If you intend to take your trusted steed off-road, you will eventually become stuck. It’s not a question of if but of when, and it doesn’t matter if your preferred terrain is rocks, mud, snow, or sand.
A 4wd winch is an upgrade that many new 4WD owners overlook. While a winch won’t give your 4×4 the same performance boost as a suspension or tyre upgrade, having the peace of mind that it’s there if you need it will make your next off-road adventure much more enjoyable.
Considerations When Purchasing a Winch
When selecting the best winch for your vehicle and overall off-roading needs, there are several factors to consider. It’s easy to go with the flow and buy the first winch your friend recommends or that guy with the handle 4wdmaster on the Australia 4wd forum. Doesn’t he seem to know everything? Wrong. Do your research, check the boxes below, and choose the best winch for your needs.
Establish Your Budget
Once you’ve determined what size winch you require, consider which models are within your price range. Prices for winches range from a few hundred dollars to well over a thousand dollars. Manufacturers such as Smittybilt and Warn have multiple offerings in popular sizes to meet your needs and budget. Winches differ in price depending on their features, construction, and location. Synthetic cable, aluminium fairleads, and winch thimbles are all worthwhile upgrades. You should purchase these items if you are on a tight budget since they can be added later when funds permit.
Before acquiring one, you must decide how you will connect a winch to your car. There are several front winch bumpers available with top-mounted or recessed mounting options. Furthermore, some manufacturers have created semi-hidden winch kits that preserve a portion of the factory bumper for a semi-stock appearance. Others provide a drop-in or universal winch plates that may be installed on your 4WD winch vehicle. Before selecting a bumper or winch mounting system, be sure it will fit your car. Determine if you want a top-mounted design with the winch in the middle or if you want to hide it with a recessed winch system for a more streamlined look. You may need to make some car changes, so do your research.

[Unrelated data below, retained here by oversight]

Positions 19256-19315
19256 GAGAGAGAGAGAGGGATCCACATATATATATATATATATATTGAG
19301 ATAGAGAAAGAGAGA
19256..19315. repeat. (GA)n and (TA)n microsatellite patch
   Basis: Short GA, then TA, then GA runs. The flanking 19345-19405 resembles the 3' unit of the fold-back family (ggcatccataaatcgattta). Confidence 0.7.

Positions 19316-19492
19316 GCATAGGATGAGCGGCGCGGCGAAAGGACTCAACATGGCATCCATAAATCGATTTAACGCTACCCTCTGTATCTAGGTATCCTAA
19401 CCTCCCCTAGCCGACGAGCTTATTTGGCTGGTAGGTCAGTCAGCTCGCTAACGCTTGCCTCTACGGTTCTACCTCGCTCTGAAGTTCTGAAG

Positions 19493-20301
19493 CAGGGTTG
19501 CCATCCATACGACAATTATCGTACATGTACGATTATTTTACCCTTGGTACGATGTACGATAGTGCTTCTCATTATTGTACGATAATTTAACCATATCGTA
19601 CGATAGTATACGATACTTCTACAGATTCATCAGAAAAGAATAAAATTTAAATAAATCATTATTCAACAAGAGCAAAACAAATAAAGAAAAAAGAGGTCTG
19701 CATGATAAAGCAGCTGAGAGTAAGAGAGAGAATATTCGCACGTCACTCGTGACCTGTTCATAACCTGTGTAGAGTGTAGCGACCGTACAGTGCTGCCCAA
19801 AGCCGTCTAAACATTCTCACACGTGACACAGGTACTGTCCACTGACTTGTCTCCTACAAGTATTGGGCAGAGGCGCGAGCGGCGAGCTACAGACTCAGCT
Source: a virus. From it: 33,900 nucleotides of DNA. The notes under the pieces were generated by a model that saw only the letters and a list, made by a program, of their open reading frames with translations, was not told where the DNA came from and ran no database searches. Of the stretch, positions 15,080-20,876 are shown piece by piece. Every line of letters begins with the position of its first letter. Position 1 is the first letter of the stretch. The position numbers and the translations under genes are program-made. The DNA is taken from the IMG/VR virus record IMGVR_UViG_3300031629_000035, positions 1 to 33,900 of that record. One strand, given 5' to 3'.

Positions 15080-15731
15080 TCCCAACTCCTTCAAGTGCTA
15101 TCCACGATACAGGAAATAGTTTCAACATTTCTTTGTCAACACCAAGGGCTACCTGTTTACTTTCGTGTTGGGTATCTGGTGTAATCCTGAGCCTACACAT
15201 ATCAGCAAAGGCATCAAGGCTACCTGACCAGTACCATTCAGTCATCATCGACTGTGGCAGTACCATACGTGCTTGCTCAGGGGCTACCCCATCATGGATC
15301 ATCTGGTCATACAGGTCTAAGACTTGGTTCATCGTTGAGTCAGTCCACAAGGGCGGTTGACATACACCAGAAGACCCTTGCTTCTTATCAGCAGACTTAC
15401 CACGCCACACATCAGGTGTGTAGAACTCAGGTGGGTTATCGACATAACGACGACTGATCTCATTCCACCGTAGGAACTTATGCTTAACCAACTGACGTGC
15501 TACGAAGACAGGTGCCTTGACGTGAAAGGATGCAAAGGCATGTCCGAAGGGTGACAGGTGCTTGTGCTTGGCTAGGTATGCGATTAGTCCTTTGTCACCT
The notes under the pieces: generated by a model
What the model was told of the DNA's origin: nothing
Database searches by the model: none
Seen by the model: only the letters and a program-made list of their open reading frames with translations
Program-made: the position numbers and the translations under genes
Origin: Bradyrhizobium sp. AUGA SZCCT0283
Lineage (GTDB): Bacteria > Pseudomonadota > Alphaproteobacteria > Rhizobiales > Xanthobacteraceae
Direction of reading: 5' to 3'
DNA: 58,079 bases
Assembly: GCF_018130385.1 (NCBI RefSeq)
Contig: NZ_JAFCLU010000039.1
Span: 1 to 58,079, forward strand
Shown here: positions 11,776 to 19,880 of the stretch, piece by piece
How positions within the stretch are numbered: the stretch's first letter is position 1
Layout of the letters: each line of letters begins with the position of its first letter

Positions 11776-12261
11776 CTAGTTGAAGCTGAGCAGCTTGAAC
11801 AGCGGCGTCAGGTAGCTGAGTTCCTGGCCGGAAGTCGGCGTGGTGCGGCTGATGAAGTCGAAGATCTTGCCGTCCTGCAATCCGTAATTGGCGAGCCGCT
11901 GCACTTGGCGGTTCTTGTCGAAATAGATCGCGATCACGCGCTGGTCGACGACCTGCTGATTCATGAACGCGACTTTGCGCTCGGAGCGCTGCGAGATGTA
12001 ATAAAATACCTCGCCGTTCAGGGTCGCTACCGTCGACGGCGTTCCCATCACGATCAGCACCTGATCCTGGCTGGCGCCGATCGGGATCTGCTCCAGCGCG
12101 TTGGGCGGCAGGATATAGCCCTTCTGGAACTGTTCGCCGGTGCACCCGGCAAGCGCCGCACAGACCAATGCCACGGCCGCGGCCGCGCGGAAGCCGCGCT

Think about your front end.
The weight of winches may not seem significant, but depending on whether you use synthetic rope or steel cable, they add between 25 and 45kg to your bumper. However, synthetic rope is more prone to fraying and chemical and heat damage than natural rope, and it is lighter in weight. Adding steel wire to your arrangement will significantly increase its weight, but it’s more durable and often less expensive. In addition to requiring less maintenance, steel cable is prone to rust and burrs, thereby reducing its strength. Make sure that your front bumper is tight before installing the winch, and make sure you don’t overburden your suspension by installing it since this might affect your vehicle’s handling.
Even the most meticulously manufactured low-mount winches occasionally suffer from flaws despite multiple quality control stages. This is when the warranty comes into play. In what ways does it differ from other insurance policies, what does it cover, and what does it not cover? What is the process for resolving a warranty claim? Do you have an easy time contacting the seller and do they turn around repairs quickly? Does your winch need to be repaired if it’s not covered under warranty? It is essential to take these factors into account before you make a financial commitment.